Flack Lake Loop

Day 1 - Flack Lake to Astonish Lake (8km)

Total Distance: 38 km

Duration:  5 days including a rest day. (It can be done in 3 days, however, the portages from Flack to Astonish Lakes are demanding.)

Number of Portages: 17

Total Portage Distance: 6.5 km

Level of Difficulty: Experienced novice. (Portaging accounts for 17% of the distance.)

Map provided courtesy of Toporama which contains information licensed under the Open Government Licence – Canada. I have marked my route in blue and portages in red. 

2020 had a record number of people visiting provincial parks and backcountry destinations; it was busy all across southern Ontario's usual paddling destinations. Reports of trashed campsites, increased bear encounters and booking issues were rampant in many of the popular locations like Algonquin and Killarney. Even crown land campsites were feeling the increased pressure.


With the Covid pandemic still raging in the spring of 2021, I decided to plan my summer trips further north to avoid the crowds. The Algoma Highlands was on my bucket list for its beauty, remoteness, and fantastic fishing. It was here that I did my first summer trip of the year. By June 30th, I had wrapped up my classes, finished report cards, attended my last online meeting, and was packing my gear for departure the next day.


Day 1 - Flack Lake to Astonish Lake

With everything locked and loaded to go the night before, I left Peterborough at 5 am. I had a 7-hour drive ahead of me on Canada Day. The early departure was a necessity; the roads would most likely be busy and I was hoping to reach Ezma Lake for the first night.


The drive was uneventful and, indeed, Highway 17 west of Sudbury was laden with traffic. I made fairly good time, however, and was pulling into Laurentian Lodge on Flack Lake shortly after noon. I had contacted Melanie, the owner, earlier in the week and had arranged to park my car and launch from the resort for a marginal fee. The same thing could have been done from the Mississagi Provincial Park office on the east end of the lake, but for a similar price, I felt my vehicle would be in better hands under the watchful eye of a resort owner. The resort itself was beautiful; a waterfall goes right through the middle of it!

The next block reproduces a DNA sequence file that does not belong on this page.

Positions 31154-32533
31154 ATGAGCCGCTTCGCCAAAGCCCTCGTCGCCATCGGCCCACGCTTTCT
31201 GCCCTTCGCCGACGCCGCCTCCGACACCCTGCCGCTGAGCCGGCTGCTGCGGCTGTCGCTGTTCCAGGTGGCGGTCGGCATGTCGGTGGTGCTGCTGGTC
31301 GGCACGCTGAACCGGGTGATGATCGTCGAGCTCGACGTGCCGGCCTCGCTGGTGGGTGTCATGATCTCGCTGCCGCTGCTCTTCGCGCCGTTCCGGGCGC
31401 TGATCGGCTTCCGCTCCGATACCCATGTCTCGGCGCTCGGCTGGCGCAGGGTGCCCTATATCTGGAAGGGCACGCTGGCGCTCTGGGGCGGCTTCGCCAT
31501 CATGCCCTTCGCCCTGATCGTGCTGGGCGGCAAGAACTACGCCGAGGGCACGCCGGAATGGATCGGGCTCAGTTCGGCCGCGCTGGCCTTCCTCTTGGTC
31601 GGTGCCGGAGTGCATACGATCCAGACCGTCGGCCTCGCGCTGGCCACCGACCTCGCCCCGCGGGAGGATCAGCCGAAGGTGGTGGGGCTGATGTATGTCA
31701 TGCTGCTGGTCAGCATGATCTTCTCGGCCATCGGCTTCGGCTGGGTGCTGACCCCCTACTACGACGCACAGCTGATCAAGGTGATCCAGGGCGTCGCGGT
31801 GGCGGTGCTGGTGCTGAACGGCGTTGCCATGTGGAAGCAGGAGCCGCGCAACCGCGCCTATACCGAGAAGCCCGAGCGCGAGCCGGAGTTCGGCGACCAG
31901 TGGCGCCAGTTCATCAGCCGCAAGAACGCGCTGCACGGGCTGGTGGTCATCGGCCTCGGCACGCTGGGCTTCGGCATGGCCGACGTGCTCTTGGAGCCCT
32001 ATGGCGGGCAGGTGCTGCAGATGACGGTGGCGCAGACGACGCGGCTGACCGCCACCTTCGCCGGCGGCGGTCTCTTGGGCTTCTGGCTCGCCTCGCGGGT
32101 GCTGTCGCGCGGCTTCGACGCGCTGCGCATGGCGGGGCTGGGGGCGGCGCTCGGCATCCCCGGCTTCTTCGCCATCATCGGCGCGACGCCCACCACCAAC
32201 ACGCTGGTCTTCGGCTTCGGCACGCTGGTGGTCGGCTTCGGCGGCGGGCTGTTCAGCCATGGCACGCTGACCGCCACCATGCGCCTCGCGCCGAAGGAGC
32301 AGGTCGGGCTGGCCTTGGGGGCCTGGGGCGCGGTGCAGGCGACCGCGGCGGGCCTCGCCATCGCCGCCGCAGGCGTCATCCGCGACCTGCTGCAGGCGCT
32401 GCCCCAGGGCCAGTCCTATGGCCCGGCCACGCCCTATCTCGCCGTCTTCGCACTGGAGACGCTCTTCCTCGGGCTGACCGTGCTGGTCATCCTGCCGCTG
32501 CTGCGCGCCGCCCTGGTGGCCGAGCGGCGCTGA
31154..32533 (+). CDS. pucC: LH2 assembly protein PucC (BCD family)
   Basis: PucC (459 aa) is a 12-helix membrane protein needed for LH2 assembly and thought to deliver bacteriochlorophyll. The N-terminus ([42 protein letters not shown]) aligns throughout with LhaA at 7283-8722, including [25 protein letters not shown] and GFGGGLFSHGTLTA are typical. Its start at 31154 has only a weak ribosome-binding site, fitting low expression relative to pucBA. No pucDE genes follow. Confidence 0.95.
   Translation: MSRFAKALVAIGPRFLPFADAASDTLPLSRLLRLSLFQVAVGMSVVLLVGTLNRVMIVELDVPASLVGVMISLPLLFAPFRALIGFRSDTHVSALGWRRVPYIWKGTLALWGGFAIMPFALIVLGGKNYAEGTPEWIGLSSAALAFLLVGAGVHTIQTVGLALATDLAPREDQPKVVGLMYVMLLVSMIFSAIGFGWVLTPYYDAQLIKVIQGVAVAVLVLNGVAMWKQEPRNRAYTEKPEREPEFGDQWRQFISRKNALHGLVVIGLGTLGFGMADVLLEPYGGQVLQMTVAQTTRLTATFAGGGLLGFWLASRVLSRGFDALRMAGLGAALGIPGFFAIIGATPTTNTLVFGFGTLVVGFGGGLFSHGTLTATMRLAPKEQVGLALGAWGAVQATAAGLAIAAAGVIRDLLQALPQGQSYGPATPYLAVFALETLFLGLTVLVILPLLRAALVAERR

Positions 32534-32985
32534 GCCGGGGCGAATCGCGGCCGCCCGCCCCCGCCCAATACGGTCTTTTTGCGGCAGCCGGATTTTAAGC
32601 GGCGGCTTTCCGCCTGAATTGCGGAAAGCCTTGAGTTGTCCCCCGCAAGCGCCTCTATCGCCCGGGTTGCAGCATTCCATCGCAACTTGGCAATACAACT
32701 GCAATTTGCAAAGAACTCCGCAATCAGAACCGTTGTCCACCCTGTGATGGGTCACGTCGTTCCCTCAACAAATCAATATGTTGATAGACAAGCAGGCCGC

Melanie was great! She jotted down my itinerary so that she would know to send in the cavalry in the event that my car was still there after I was supposed to have returned. She directed me where to launch and where to park my car. She even drove up to the canoe launch in her ATV to wave me off as I was paddling out into the lake.


Unfortunately, Flack Lake was not in a happy mood that day. It had rained most of the morning and by afternoon the wind wanted to join the party, as well. Luckily for me, the wind was coming from the northeast which meant that it was at my back. Travelling solo on this large, round lake against a strong headwind would not have been fun. I made it to the portage at the west end of the lake in good time. The massive rock face known as Old Baldy watched over my take-out.